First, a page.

Does your company have a sustainable CSR program? GlobalGiving’s Nicole Morrissey outlines five steps you can take to build one.
In today’s competitive business environment, CSR programs need to go beyond “doing good.” The most successful CSR initiatives tell a company’s story, implement customer feedback, position a company as a leader on social issues, and determine how community investment dollars will be spent.
But to accomplish this, CSR programs first need to be strategically aligned with a company’s business model. If corporate citizenship efforts do not demonstrate value to customers, employees, and shareholders, as well as the community, they’re less likely to be successful and serve a long term purpose.
Below are five ways that your company can craft an effective corporate social responsibility program that is strategic and sustainable:
1. Build your strategy around your company’s core competencies.
There are many worthy causes companies can choose to support, but without focus and alignment around what your business already does well, CSR efforts may be less effective. If a company has developed strengths, research, and knowledge in a specific area, supporting a cause that aligns with that expertise can be both a win for community partners and the company with new customer visibility and revenue streams. “CSR can be both a risk mitigation strategy and an opportunity-seeking strategy, and leaders should look for the ‘sweet spot’ within their organizations—that is, the intersection between business and social/environmental returns,” Kellie McElhaney, Director at the Center for Responsible Business, explains.
2. Recognize issues that matter to your customers.
It’s no secret that corporate citizenship efforts can promote a positive brand association for companies, but do customers really care? The answer is a resounding “yes.” According to a Cone Communications CSR Study, 87% of consumers would purchase a product based on a company supporting a social or environmental issue the consumer cares about. Consumers are rewarding socially responsible companies through brand loyalty, making donations to charities companies support, and purchasing products that provide a social benefit. As recent corporate scandals in the news have demonstrated, consumers also aren’t afraid to use their buying power to punish companies who have acted irresponsibly or harmfully, through boycotts and negative social media campaigns.
3. Develop CSR initiatives that make your employees proud.
Strategic companies are also using CSR programs to protect and grow their biggest asset—their employees. Seventy-six percent of millennials consider a company’s social and environmental commitments when deciding where to work and 64% would not take a job if a potential employer didn’t have strong corporate social responsibility practices in place.
“Being a good employer has always served companies well in terms of recruitment and retention, now those practices can also yield broader positive business benefits,” said Alison DaSilva, Executive VP of CSR Strategy at Cone Communications.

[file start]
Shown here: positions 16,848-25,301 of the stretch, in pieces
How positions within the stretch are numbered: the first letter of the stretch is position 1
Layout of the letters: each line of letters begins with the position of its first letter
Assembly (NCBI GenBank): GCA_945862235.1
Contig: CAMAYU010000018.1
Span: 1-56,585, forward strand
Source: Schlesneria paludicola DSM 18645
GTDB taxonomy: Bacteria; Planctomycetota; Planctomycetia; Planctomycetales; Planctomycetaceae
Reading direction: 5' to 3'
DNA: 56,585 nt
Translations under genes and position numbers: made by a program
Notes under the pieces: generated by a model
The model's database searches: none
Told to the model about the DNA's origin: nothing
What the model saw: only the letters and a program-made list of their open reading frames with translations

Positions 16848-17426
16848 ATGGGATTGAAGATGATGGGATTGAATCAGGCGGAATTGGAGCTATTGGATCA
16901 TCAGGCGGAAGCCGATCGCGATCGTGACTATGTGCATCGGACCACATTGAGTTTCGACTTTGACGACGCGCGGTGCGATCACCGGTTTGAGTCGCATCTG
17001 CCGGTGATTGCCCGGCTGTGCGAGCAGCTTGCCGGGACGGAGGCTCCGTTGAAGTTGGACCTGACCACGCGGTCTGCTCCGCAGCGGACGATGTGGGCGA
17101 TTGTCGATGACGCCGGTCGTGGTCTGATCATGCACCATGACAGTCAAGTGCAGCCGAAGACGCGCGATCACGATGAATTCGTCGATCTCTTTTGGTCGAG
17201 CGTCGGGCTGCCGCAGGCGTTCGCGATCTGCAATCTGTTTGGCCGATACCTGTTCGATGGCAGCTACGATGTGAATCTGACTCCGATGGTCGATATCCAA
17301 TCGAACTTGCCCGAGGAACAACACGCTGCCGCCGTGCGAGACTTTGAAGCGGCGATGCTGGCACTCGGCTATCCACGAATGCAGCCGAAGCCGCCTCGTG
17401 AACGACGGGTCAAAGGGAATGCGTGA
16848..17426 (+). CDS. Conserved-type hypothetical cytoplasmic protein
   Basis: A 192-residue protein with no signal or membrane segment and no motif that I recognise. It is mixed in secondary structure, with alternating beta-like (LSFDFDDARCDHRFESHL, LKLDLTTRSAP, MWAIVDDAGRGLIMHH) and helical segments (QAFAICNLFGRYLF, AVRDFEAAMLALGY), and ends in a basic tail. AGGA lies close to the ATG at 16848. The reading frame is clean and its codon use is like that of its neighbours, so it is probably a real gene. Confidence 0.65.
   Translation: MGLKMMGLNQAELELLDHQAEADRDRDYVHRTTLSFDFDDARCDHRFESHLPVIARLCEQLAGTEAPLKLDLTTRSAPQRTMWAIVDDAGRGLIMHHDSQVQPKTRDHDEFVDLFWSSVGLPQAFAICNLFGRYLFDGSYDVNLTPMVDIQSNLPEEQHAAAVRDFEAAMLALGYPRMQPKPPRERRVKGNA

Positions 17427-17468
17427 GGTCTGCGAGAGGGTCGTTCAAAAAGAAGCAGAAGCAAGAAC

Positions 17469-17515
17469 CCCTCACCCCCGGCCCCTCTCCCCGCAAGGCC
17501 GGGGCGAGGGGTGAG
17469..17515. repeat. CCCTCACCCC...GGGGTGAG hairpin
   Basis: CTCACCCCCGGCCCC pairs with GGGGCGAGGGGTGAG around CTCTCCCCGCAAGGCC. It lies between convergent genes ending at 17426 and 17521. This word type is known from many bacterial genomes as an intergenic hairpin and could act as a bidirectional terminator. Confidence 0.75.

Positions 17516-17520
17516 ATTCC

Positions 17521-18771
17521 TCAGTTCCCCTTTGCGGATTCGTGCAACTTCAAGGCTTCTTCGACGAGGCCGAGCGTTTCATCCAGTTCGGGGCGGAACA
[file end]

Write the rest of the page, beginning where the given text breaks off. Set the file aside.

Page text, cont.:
In addition, engaged employees are more likely to stay with a company longer, reducing attrition cost. Eighty-eight percent of millennials say their job is more fulfilling when they are provided opportunities to make a positive impact on social and environmental issues. These initiatives can range from paid time off for volunteering to company-wide days of service to skills-based virtual micro-volunteering opportunities.
4. Measure the ROI of your CSR efforts for the C-suite and your investors.
Measuring CSR programs can be overwhelming, especially when initiatives can span many different departments such as human resources, marketing, sustainability and compliance. However, developing an organized framework for reporting that links efforts back to strategic priorities for the business will inform your C-suite and investors if your CSR efforts are affecting your company’s performance. Seek to quantify socially conscious efforts that are directly tied to the company’s bottom line—for example, activities that drive cost savings, new customer acquisition, and brand awareness.
5. Expand your company’s definition of CSR.
Traditionally, efforts aimed at reducing environmental resources, annual giving programs, and cause marketing campaigns largely defined good corporate citizenship. And while those efforts are valuable, consumers and companies alike have grown and become more innovative in how they define a responsible company.
According to a Cone Communications CSR Study, consumers prioritize the following business actions as important: being a good employer, operating in a way that protects and benefits society and the environment, creating products and services that ensure individual wellbeing, investing in causes in local communities and around the globe, and standing up for important social justice issues. For a summary of this article, check out our infographic, “The Keys To Strategic Corporate Giving.”
CSR programs have the potential to help your business and society progress, but only if done well. By aligning corporate citizenship efforts with revenue-generating activities, you can ensure your CSR program is strategic and sustainable.
See Nicole’s CSR tips as an interactive infographic.
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